By siamne - 28/3/2021 23:00

Glass half empty

Today, after six months of eating a better diet and exercising every other day, I can now say that I am physically healthier, but the lifestyle changes have done absolutely nothing to help my depression. That was the whole reason I started doing this in the first place. FML
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By  Sofia Raposo  |  6

I'm very sorry to hear that. People always told me exercise would help with my depression, but it only made it worse, because I hated it. Maybe you should try something else, something that you really enjoy and used to make you happy. Try to get that feeling back. Hope you feel better soon.

By  Chazzster  |  20

Congratulations on the lifestyle improvement!

See a doctor, psychologist, or counselor for your depression. While everyone feels a bit “down” from time to time, depression is a serious mental health condition. It responds to treatment however. My own experience is that antidepressants can give fairly quick short term improvement, in the long run counseling is more effective. You can start with your family doctor to get a recommendation for a psychiatrist (an MD who specializes in mental health issues and can prescribe medications for those conditions) or a psychologist (a person trained to provide counseling for mental health conditions). If you get prescribed antidepressants try to make sure you see a psychiatrist as there are many different antidepressants with different side effects and people respond differently so you need an expert in that field. In the USA most health insurance covers mental health, but the copays are often higher than with a regular doctor depending on your insurance.

If you cannot afford a professional mental health provider, consider other options that may be free or low cost for counseling: Most schools have counselors, many business offer counseling services to their employees (go to the HR department, not your boss or supervisor), if you are a member of a church or synagogue many pastors priests and rabbis provide counseling to their members.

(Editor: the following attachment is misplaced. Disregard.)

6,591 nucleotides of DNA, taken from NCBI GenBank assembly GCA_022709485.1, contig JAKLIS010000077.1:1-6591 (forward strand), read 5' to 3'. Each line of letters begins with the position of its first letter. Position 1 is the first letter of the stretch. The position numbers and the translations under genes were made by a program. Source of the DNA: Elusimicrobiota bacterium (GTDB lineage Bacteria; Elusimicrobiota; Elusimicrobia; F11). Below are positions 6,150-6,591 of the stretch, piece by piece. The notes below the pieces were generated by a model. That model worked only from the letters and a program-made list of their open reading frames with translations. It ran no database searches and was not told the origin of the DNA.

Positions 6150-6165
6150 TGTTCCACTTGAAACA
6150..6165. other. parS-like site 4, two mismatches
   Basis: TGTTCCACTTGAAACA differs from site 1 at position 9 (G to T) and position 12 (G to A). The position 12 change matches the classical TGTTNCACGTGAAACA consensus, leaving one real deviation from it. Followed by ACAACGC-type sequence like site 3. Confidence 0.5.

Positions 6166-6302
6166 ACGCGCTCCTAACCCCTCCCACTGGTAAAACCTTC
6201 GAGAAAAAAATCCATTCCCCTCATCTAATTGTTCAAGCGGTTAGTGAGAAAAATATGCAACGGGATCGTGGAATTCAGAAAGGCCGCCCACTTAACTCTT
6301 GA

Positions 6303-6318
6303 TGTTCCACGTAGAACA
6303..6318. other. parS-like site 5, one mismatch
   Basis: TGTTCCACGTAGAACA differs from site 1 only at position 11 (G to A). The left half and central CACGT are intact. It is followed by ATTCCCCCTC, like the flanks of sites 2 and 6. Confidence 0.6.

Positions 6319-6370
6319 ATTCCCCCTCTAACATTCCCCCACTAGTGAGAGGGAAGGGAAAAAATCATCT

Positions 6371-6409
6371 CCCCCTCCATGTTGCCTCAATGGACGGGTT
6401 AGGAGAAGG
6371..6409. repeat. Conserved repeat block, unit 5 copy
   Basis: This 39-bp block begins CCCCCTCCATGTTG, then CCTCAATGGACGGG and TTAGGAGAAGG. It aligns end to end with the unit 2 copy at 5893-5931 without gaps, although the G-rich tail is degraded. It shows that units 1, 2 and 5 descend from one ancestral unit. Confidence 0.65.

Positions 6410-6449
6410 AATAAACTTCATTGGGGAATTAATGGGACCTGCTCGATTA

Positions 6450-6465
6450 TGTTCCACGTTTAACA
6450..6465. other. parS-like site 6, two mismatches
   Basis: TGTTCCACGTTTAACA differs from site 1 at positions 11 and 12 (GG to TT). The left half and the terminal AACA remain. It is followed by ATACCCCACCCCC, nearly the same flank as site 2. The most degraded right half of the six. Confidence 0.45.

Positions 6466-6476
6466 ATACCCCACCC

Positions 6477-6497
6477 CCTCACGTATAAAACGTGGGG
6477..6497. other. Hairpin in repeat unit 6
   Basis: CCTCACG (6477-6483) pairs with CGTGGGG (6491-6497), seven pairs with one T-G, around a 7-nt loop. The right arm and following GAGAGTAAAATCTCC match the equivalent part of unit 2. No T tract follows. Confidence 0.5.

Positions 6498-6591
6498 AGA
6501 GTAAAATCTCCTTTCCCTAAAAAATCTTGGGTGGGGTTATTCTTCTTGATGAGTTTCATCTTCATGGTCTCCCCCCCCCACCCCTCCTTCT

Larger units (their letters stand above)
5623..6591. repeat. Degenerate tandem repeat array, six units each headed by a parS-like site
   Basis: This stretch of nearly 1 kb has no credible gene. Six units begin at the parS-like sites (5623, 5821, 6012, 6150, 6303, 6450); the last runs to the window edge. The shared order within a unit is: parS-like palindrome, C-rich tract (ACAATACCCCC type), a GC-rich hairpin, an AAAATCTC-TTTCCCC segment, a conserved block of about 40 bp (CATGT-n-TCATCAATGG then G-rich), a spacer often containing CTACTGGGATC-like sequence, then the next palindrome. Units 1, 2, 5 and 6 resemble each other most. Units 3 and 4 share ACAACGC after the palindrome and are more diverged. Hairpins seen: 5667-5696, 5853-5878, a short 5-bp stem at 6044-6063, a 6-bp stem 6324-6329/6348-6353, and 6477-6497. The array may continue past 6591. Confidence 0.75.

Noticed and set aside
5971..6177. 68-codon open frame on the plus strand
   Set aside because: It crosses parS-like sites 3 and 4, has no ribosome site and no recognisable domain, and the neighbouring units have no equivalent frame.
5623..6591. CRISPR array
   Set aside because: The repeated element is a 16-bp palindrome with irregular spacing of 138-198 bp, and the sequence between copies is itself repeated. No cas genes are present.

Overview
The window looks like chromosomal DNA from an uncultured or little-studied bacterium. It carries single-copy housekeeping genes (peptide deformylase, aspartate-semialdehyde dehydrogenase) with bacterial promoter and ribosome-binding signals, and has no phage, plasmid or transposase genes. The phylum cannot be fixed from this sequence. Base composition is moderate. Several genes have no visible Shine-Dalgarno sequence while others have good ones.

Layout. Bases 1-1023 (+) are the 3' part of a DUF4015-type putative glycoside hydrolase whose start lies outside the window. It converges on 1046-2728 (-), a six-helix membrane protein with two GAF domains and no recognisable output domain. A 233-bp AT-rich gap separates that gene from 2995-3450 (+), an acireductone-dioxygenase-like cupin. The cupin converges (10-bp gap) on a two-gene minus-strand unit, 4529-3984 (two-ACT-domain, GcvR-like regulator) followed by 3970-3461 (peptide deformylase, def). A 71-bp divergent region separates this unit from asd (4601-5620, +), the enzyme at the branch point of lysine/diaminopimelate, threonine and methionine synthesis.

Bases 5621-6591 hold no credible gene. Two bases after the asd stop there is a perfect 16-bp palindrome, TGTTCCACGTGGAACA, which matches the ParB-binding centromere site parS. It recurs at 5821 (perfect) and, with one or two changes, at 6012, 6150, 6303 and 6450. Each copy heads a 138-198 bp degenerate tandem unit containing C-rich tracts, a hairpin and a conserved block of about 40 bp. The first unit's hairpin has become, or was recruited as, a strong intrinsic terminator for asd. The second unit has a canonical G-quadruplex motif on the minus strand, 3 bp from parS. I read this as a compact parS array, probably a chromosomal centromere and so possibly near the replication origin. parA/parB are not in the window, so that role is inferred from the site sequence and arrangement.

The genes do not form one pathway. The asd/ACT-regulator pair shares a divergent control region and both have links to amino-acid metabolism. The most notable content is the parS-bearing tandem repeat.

While friends and family can often be supportive, mental healthcare is not something most people are qualified to handle. Usually the first reaction of friends and family is to tell you to “cheer up” which is completely useless advice and what they are really telling you is really that they don’t want to hear about it. A professional counselor can provide several things: (1) A non-judgmental ear to listen, (2) Advice on techniques to effectively handle the feelings, and (3) Advice on techniques to reduce the frequency of the triggers for your depression.

Other things that can help:
(1) Journal your feelings and thoughts - I have always found that useful in helping me to sort out how I really feel and why. But be sure to keep it private away from others eyes unless they are qualified as your professional counselor.
(2) See if you can figure out your triggers that tend to lead to depression.
(3) Remember that depression, no matter how bad it gets is almost always temporary. Let that knowledge help you make it through the episodes. Do not make important decisions that you cannot readily undo while in an episode of depression.
(4) Do not become reliant on alcohol or drugs to make it through depression - It can set you up for a repeating cycle if you rely on alcohol or drugs to numb the pain which ultimately makes things much worse.

COMMENTS
By  Sofia Raposo  |  6